If you are printing relief (eg lino or woodblock), NO you don’t need to soak your paper (with the exception of Mokuhanga ).

SOAKING then blotting your printmaking papers will dampen and soften the fibres. This makes the fibres pliable, helping them pick up ink from the etched/incised lines on your intaglio plate when pressed through the rollers of your etching press. If you tried to print the same intaglio plate on dry paper through your etching press, you will see that the paper will not take up much or any of the ink from the incised lines of the plate.

BLOTTING your soaked papers is important to remove excess water from the paper before printing with it. Too much water on the paper will spoil the printed results.

The trick is finding the sweet spot between soaking/dampening and blotting your papers:

  • soaking your paper for too long can lead to ink bleeding and undesirable printed results
  • not soaking long enough and the fibres will be too dry to pick up the inks

If you do soak your papers for too long, leave them to dry between interleaved blotting sheets or towels to draw out the excess moisture.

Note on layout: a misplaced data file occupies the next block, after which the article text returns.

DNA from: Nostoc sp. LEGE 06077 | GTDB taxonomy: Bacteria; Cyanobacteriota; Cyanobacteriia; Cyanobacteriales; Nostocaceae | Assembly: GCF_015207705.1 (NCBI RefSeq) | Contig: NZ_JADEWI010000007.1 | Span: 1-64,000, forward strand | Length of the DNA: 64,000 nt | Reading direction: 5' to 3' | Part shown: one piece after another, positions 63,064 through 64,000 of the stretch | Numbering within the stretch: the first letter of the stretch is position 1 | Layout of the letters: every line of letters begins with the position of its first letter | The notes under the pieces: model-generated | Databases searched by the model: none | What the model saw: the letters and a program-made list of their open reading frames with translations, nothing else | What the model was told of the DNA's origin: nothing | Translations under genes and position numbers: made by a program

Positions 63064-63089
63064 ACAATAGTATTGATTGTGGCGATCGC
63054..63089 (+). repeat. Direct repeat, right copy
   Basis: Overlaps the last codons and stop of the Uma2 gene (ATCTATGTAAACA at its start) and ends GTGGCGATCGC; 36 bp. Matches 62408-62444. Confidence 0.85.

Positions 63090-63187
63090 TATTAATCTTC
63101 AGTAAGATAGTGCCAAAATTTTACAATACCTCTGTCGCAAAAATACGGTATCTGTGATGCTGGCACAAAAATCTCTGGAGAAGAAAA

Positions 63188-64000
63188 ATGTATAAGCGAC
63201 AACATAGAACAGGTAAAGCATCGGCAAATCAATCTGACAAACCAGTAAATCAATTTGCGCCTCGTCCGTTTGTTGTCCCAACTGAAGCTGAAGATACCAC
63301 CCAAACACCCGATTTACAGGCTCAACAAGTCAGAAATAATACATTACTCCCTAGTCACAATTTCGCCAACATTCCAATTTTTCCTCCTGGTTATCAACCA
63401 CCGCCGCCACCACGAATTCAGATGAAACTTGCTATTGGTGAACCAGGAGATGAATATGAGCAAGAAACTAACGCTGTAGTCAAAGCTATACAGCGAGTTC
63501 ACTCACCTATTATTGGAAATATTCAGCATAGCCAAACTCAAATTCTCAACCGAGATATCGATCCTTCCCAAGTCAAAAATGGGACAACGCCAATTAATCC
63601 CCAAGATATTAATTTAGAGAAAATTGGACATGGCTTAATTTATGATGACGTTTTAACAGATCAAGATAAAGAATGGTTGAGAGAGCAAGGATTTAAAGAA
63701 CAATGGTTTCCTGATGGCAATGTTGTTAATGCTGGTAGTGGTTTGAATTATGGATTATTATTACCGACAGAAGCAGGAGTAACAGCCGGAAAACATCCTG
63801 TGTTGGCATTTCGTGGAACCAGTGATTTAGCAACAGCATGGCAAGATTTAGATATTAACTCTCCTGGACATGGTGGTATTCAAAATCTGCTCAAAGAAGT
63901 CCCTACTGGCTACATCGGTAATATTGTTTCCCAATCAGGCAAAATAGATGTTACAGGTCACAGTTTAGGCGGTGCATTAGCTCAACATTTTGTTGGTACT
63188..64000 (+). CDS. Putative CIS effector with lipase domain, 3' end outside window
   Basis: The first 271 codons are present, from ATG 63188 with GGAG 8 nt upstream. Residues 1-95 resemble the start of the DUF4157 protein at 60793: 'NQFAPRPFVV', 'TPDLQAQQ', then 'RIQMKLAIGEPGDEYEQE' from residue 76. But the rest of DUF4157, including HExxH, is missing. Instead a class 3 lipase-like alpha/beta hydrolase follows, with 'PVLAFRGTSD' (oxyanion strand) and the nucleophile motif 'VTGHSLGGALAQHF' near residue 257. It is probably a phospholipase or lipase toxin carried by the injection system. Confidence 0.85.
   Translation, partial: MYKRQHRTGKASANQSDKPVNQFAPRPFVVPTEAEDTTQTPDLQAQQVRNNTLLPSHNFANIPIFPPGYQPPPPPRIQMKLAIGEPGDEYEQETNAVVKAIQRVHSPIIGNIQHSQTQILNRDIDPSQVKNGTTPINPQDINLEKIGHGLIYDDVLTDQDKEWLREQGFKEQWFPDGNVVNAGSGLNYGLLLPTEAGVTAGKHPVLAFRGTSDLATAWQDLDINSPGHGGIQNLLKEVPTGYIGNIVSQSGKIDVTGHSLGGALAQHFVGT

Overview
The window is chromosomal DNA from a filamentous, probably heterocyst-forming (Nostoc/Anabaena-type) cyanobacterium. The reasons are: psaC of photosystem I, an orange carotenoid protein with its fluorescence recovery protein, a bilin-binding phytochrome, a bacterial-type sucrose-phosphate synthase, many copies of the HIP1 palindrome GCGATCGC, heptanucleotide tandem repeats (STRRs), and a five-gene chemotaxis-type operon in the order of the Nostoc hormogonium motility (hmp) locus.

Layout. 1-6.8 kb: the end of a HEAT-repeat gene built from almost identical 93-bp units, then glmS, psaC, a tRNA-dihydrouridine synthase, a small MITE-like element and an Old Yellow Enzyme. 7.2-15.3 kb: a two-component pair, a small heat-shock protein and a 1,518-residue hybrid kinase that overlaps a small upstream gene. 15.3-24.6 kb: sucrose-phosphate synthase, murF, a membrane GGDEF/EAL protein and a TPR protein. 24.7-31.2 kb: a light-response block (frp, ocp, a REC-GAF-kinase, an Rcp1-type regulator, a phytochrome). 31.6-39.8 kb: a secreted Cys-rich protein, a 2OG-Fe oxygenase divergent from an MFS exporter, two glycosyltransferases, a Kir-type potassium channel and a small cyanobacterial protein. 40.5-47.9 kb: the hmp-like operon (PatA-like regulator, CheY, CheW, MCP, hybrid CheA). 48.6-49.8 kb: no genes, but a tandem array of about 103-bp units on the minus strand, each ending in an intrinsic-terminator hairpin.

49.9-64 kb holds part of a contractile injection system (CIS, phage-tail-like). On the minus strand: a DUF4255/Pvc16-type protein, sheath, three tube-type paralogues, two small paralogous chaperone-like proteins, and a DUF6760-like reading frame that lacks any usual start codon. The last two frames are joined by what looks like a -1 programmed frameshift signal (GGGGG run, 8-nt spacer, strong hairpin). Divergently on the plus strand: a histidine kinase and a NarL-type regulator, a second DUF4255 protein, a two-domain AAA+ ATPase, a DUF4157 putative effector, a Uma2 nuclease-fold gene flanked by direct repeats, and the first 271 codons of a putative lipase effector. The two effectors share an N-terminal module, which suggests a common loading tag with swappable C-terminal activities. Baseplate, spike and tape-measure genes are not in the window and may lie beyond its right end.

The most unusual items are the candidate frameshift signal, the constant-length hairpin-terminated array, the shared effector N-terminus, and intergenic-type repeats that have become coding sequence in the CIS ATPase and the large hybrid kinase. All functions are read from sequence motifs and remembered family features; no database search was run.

How to Soak your Printmaking Paper

You can buy purpose-designed trays for soaking your printmaking papers. I found them hard to source and was able to get hold of two large dough-rising trays (used in a bakery). They are perfect – deep enough to hold a few centimeters of water so I can fully immerse my paper, and dimensionally big enough to allow me to soak large-ish sheets of paper. Photography tray would work too.

The other way to damped your paper if to spray with water.

Soaking time will vary depending on the papers you are printing with and the inks used. The idea of soaking is to saturate the paper’s fibres. Heavier weight papers may need a little longer in the soak. Generally I would leave my papers to soak for 15-30 minutes. Some papers can handle being left in a water bath overnight.

I am currently printing my intaglio prints with Charbonnel Aqua Wash Etching Inks. I dampen my paper, but not nearly as much as for other etching inks I have used. If I soak my papers for too long a time, I find that the ink bleeds. Instead, I spray my paper with water from a spray bottle, spraying a heavy soaking on both sides of the paper. I then leave the paper to sit between cotton bath towels (I have bath towels set aside for this purpose – so they are clean and fluffy) to absorb excess water for up to 30 mintues before they become too dry and need to be sprayed again. I did previously use purpose-designed blotting paper but found them expensive and hard to source. The towels work a treat!